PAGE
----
Tablice genealogiczne polskich koni arabskich czystej krwi. […]. Tabulated Pedigrees of Polish Pure Bred Arab Horses. […].
Tablice genealogiczne polskich koni arabskich czystej krwi. […]. Tabulated Pedigrees of Polish Pure Bred Arab Horses. […].
Pedigree Charts of the Polish Arabians

Tablice genealogiczne polskich koni arabskich czystej krwi. […]. Tabulated Pedigrees of Polish Pure Bred Arab Horses. […].

Warszawa: Towarzystwo Hodowli Konia Arabskiego, 1938. First edition. In publisher’s blue cloth. Gilt title on front panel. 32 leaves (many folding; 2 loose as published). Cover rubbed, stained, with small damage at the spine. Pages yellowed due to aging. Few leaves with wormholes and stains, the loose leaves are moderately chipped at edges, otherwise in very good condition. Overall in good condition.

First edition of the first pedigree charts of the pure-bred Polish Arabians.

In this book, Edward Skorkowski, the first Secretary of the Arab Horse Breeding Society of Poland, attempted for the first time to record the pedigrees and to give a historical picture of the female lines of the Polish pure-bred Arabian horses of the pre-WWI Polish studs. Skorkowski claims that all pure-bred Polish Arabians are descendants of twenty-four Arabian mares, and describes their origins in the introduction, starting in the 19th century by the breeders and founders of stud farms Count Juliusz Dzieduszycki and the Sanguszko family. “The history and development of the Polish Arabian is inextricably involved with war. Without natural boundaries, Poland has for centuries been the prey of stronger, more aggressive nations. First the Mongols, then the Tatars and finally in the seventeenth century, the Turks, attempted to conquer Poland.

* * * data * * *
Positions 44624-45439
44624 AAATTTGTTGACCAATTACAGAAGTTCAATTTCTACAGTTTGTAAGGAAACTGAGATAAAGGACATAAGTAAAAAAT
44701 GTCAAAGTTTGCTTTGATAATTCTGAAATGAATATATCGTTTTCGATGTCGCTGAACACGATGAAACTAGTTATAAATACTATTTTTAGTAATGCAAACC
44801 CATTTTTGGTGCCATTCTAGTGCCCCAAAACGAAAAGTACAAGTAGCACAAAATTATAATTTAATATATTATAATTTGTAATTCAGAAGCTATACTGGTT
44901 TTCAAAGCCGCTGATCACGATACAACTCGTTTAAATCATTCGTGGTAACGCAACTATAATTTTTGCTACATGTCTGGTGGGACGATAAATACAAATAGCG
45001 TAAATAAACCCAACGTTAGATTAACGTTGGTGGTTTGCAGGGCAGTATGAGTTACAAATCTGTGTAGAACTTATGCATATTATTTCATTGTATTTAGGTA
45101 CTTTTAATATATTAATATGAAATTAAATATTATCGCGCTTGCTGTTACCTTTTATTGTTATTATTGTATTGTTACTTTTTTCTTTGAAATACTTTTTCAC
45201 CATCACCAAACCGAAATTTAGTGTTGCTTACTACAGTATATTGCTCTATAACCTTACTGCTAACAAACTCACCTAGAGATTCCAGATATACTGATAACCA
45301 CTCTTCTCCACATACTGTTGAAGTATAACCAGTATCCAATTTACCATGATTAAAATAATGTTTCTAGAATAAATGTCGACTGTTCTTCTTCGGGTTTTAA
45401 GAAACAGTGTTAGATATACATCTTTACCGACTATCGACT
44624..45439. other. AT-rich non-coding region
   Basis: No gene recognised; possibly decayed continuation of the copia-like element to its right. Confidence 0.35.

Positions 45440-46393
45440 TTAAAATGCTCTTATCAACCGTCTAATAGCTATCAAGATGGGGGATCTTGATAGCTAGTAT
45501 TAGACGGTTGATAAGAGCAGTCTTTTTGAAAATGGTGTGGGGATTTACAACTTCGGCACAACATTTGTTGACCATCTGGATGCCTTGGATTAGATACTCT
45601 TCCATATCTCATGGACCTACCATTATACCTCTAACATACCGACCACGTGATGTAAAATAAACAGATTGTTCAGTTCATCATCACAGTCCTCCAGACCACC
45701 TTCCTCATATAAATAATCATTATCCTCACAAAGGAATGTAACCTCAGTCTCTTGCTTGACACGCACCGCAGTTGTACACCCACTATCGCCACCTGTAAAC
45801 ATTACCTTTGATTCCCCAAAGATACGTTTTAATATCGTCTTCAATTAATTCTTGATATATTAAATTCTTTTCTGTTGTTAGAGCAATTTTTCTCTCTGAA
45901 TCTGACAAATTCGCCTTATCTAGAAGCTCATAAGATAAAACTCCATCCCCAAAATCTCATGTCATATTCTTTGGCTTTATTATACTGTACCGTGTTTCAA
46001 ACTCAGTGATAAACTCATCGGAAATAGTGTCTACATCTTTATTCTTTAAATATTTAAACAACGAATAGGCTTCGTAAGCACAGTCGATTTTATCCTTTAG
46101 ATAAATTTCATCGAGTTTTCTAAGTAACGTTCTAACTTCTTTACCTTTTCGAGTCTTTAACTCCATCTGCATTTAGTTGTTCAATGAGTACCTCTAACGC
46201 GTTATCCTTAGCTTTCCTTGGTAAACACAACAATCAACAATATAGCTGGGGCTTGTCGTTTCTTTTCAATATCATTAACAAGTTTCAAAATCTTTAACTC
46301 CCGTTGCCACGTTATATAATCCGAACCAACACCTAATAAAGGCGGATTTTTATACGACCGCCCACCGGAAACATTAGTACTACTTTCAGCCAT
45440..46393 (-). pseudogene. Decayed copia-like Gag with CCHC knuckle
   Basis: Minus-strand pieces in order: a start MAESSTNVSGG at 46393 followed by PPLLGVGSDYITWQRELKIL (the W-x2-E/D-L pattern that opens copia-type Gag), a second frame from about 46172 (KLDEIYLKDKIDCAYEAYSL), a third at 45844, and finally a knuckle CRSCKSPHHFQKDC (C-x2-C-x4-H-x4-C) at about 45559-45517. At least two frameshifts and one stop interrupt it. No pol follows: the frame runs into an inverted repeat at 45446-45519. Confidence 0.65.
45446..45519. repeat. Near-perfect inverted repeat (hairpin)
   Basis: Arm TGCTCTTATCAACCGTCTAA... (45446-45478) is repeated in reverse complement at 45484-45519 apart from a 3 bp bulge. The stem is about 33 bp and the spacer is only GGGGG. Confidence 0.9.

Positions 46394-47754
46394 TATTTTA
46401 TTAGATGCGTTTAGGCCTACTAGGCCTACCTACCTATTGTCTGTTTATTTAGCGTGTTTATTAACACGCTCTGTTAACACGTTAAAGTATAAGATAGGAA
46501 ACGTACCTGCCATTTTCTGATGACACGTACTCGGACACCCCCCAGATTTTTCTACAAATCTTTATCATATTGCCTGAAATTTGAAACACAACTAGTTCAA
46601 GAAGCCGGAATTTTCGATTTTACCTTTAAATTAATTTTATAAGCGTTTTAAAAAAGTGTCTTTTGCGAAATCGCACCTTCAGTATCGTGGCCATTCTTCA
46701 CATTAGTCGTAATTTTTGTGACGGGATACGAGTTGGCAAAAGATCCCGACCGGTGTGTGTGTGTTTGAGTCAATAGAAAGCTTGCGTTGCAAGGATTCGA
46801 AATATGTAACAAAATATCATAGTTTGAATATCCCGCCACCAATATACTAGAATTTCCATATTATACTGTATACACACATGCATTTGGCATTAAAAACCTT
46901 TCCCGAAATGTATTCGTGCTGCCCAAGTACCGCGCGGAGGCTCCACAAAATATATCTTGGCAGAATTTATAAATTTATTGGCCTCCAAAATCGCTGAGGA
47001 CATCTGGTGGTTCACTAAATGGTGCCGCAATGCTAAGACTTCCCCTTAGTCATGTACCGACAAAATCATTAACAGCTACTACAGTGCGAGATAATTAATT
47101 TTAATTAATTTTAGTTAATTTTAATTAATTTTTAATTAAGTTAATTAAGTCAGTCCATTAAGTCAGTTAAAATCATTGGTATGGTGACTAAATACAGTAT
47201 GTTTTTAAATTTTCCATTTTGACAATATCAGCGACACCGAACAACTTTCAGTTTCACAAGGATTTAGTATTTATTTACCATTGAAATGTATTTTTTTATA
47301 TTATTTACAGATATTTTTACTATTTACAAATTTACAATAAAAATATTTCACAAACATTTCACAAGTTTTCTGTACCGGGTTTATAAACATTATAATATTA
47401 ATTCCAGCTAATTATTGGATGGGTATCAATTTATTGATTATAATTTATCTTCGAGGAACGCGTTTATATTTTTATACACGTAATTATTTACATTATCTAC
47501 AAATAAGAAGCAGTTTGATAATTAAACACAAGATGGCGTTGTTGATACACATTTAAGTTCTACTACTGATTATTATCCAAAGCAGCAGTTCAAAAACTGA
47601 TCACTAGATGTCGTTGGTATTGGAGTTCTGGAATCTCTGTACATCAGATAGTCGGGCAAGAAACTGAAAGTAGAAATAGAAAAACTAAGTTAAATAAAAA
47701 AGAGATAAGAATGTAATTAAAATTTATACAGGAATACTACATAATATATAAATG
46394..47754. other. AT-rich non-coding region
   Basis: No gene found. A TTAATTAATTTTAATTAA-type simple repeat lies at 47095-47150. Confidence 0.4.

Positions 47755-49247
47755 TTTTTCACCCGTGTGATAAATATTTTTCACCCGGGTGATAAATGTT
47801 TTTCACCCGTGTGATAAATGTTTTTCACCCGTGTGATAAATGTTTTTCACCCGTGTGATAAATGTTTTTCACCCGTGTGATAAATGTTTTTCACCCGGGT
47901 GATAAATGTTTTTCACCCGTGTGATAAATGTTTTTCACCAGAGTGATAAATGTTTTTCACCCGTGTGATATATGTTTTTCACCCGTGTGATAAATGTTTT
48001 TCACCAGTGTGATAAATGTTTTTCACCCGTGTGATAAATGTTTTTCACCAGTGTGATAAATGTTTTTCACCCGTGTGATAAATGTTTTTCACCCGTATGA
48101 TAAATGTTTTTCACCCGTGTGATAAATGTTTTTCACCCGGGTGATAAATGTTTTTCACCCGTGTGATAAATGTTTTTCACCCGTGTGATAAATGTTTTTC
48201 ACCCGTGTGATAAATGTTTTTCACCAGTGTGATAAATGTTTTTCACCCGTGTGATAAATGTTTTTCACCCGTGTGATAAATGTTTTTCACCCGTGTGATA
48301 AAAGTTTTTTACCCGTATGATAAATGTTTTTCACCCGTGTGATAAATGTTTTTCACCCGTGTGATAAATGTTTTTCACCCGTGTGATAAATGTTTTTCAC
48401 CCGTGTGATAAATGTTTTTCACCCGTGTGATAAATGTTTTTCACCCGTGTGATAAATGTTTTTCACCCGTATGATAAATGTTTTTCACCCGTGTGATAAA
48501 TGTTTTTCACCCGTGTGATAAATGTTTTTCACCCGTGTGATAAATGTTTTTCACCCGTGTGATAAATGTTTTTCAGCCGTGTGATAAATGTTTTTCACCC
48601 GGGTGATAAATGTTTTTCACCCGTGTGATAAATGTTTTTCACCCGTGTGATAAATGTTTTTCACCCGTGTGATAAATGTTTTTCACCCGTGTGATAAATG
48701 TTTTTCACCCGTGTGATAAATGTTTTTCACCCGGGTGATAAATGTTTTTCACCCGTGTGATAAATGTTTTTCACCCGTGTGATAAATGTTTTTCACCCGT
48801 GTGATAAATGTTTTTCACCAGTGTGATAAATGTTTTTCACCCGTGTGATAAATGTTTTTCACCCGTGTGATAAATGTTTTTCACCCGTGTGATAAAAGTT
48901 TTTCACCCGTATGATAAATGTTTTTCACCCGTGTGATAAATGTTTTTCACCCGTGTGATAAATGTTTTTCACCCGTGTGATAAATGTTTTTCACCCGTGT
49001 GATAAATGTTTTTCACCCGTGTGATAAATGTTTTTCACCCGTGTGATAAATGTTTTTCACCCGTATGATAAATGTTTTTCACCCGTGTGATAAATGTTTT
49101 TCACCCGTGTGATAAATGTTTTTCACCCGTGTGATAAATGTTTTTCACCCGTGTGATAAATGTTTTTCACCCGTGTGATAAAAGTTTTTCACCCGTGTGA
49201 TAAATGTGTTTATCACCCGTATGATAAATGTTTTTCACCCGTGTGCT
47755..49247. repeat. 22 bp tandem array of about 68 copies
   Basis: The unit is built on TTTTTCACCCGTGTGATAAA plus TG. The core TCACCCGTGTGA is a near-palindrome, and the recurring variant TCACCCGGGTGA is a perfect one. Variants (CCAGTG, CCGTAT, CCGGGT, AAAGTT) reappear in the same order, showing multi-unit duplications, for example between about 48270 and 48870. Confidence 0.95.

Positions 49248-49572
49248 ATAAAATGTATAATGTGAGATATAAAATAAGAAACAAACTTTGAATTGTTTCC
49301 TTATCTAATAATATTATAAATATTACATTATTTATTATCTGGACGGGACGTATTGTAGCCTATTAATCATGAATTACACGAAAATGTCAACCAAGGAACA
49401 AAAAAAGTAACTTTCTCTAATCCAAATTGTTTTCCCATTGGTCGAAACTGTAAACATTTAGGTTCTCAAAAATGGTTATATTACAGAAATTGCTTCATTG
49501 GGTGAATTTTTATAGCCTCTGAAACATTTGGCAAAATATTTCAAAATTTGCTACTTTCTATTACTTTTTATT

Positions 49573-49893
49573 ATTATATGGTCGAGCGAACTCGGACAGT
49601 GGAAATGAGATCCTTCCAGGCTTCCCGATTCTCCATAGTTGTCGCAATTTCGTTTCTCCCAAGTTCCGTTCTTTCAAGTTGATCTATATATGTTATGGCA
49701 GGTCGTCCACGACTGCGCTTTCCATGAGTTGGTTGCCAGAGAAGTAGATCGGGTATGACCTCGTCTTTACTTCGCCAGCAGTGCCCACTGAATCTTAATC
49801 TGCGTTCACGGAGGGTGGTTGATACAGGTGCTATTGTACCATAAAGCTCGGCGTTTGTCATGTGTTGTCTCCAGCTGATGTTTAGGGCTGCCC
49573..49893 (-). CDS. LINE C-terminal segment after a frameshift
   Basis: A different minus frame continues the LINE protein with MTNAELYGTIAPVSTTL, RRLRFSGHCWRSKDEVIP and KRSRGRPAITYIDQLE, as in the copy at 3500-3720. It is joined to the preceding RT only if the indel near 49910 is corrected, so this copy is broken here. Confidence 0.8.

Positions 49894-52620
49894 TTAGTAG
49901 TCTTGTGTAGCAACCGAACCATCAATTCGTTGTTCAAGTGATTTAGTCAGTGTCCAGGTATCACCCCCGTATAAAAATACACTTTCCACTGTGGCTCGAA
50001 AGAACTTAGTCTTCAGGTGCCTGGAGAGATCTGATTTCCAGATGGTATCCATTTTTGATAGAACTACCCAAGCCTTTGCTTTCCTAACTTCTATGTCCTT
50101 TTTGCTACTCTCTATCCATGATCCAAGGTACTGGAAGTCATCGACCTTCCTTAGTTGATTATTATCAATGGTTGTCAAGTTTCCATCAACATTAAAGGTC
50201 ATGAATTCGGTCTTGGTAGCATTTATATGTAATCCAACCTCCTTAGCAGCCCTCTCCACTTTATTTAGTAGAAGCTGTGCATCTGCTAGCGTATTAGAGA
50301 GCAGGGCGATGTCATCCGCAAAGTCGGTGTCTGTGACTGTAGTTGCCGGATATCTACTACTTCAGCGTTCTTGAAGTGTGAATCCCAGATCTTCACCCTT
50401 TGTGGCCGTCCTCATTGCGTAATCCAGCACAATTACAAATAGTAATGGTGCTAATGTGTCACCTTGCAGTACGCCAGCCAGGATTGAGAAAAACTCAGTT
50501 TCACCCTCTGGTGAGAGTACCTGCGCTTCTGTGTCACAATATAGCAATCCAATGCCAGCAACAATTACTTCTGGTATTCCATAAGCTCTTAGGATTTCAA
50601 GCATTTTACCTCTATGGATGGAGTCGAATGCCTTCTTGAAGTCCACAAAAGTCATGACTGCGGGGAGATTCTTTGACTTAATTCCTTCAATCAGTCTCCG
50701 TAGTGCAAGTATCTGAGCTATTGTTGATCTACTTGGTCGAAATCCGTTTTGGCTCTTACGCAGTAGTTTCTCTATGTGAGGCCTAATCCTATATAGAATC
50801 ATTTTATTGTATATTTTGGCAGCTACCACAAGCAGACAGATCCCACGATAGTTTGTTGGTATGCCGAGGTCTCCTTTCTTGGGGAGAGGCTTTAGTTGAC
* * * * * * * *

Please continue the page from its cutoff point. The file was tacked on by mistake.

Through the years, Polish horsemen came to appreciate the sound, tough war mounts of their Middle Eastern and Asian adversaries, and the horses – Arabians – became the most desirable prizes of war.

The captured horses were retained and stud farms were set up. As early as the sixteenth century, writings mention the breeding of purebred Arabians in Poland. In 1699 a truce with Turkey severed the Polish horsemen's most convenient means of acquiring Arabian horses. To compensate, they began organizing expeditions to the desert to obtain bloodstock, and during the eighteenth century, the breeding of Arabians grew.

World War I nearly destroyed Arabian breeding in Poland. Since the cavalry was then a viable military weapon, the horses were even more vulnerable; by the close of the war, only 25 mares and seven fillies were left. The Poles built back, and the Arabian Horse Breeding Society was formed in 1926, introducing racing as a means of physical testing in 1927. The Society also published the first studbook in 1932.” (Kirkman)

Bibl.: Kirkman M.: Polish Arabians. Retrieved Feb. 21, 2019, from https://www.arabianhorses.org/.content/aha-docs/Bloodline_Arabian_Polish.pdf

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Price: €3,000.00

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